Leadership Cancers #7: Hubris and the Titanic

by Gary Monti on April 27, 2010

In Greek mythology those who had hubris (powerful people with over-reaching, extreme arrogance) were visited by the goddess Nemesis, who restored balance in a vengeful, remorseless manner. The story of the Titanic is a good example. Nemesis’ message was clear. Over 1500 people were lost and engineering, even beyond nautical engineering, was set back on its heels for several years.

Apparent Unending Successes

In the 19th Century technology reigned supreme. There seemed to be no limit to what could be accomplished and no downside was expected. The rapid pace of triumph was shown in the ocean liner industry where the size of ships quadrupled in a few short decades.

The Illusion of Safety

At that time, the Titanic had the highest concentration of wealth ever in one spot. The captain, Edward Smith, was called the “Millionaire’s Captain” because many of the rich would only travel with him. Combined with the belief that the ship was unsinkable there was a rush to be on the maiden voyage with no worry for safety.

The Reality

The destruction caused by an overly proud group of individuals played out in a very small, pivotal way. It is what would be called a tipping point today. The stage was set for the arrival of Nemesis by the creation of a perfect storm between two engineering decisions and a material flaw:

  • Only 16 lifeboats were present when 48 were needed. Bruce Ismay, the Chairman of the White Star Line wanted the millionaires to have an uncompromising view of the sea and horizon.  It was felt lifeboats weren’t needed but the Board of Trade had to be kept happy so the minimum of 16 were installed.
  • The bulkheads (walls) for many of the watertight compartments were lowered in height to accommodate a larger, more opulent grand staircase.  This resulted in water spilling between compartments and the ship sank in 2 hours.
  • Lower cost and -quality #3 wrought iron was used for rivets when #4 was required. The heads popped off when the iceberg was struck and the steel plates peeled back like a zipper. Water entered at the rate of 400 tons/minute.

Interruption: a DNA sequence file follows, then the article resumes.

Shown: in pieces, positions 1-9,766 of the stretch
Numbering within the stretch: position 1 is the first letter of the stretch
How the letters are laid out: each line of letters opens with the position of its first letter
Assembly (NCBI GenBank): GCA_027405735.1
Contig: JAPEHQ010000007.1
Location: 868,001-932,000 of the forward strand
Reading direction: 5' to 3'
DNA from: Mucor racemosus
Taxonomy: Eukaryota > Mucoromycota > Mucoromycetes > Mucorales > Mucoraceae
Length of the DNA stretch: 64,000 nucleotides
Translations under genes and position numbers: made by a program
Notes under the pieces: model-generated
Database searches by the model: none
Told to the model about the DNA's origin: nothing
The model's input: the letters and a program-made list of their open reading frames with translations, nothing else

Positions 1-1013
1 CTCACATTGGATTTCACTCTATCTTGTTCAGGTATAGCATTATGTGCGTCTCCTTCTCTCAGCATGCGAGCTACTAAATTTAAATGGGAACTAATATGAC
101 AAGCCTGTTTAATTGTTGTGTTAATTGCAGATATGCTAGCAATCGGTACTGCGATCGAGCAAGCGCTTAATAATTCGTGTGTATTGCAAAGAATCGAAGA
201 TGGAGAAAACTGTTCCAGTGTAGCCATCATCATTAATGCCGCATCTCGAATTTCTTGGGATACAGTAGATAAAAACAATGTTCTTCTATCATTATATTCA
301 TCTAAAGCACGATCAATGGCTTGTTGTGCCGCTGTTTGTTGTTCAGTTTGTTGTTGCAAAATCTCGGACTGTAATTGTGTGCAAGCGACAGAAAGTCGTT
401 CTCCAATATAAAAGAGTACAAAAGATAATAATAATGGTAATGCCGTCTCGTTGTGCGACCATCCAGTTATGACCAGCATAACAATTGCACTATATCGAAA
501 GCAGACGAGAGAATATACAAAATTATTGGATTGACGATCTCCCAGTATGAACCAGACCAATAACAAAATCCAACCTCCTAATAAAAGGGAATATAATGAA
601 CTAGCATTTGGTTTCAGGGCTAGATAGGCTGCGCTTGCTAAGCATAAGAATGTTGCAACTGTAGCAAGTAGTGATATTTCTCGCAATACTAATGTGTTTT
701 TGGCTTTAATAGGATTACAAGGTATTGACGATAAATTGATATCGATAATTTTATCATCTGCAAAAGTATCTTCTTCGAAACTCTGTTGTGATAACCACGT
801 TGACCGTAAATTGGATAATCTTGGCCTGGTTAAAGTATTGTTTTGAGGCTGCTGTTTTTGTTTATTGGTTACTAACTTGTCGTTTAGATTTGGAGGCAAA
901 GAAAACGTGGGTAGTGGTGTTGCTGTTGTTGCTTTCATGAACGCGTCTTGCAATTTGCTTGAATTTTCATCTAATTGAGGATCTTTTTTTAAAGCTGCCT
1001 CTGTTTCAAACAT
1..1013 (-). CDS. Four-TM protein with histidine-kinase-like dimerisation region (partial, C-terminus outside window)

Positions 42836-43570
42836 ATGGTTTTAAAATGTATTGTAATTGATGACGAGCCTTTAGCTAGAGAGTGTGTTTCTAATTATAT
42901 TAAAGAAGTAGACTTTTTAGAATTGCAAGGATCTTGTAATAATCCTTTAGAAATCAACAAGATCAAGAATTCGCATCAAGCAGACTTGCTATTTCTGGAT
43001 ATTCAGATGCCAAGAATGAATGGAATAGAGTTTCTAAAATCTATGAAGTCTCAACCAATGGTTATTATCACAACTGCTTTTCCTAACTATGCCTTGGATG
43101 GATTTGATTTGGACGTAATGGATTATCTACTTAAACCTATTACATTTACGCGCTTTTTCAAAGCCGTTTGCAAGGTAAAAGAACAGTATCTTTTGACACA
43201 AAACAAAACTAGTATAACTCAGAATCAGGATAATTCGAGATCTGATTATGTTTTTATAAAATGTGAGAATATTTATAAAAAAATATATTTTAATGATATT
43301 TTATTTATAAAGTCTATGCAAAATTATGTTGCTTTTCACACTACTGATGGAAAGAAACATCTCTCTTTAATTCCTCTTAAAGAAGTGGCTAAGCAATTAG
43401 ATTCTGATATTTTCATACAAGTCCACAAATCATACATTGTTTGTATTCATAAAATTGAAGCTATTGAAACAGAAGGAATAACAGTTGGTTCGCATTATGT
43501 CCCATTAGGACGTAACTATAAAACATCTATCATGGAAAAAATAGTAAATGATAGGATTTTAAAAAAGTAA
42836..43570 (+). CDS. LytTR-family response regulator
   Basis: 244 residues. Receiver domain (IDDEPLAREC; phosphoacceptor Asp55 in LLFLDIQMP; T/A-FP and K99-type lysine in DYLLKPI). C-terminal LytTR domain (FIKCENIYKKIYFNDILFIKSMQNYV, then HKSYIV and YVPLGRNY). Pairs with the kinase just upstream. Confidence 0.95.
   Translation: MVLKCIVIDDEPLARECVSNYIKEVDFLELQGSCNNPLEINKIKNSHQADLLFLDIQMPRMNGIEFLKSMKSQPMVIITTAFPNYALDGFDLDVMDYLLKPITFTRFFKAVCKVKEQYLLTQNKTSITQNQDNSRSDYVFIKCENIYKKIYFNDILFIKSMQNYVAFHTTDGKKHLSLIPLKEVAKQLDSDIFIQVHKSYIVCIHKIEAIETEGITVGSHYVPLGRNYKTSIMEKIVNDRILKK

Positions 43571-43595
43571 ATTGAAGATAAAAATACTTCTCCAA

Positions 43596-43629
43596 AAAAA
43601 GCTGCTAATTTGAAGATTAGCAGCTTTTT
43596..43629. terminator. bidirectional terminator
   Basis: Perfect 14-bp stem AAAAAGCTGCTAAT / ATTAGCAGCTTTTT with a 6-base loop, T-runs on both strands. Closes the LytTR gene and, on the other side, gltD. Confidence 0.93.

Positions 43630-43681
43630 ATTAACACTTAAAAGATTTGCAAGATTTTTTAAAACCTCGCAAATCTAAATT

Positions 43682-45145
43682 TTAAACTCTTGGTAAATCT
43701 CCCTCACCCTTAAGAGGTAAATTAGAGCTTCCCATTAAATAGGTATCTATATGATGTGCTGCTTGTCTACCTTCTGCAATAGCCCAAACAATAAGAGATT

The Trickle Down Effect

Beyond the technical errors there was a deeper issue – leadership and the impact of hubris. Specifically, the focus on social status and wealth affected the crew’s performance.

Wireless operators had two functions – track weather reports and transmit messages for the rich. They made their money from the latter. On April 14, 1912, another ship, the California, continually sent wireless messages to the Titanic that a large iceberg (one million tons) was in Titanic’s path.

Receiving these messages annoyed the operator trying to get messages out for their rich patrons. The Titanic operator demanded the California stop bothering him. They did and turned off their wireless. The messages never made it to the Captain.

The Solution

Everything is simple. When working with the US Navy on risk management I asked what the solution was. The answer was, “Rather than ask, ‘What is the probability of sinking?’ ask, ‘What do we do when the ship sinks?’” Nemesis brought this home very clearly.

Share your comments! I’d like to know what you think. In addition to commenting on this blog you can also send a response via e-mail to gwmonti@mac.com or visit www.ctrchg.com.

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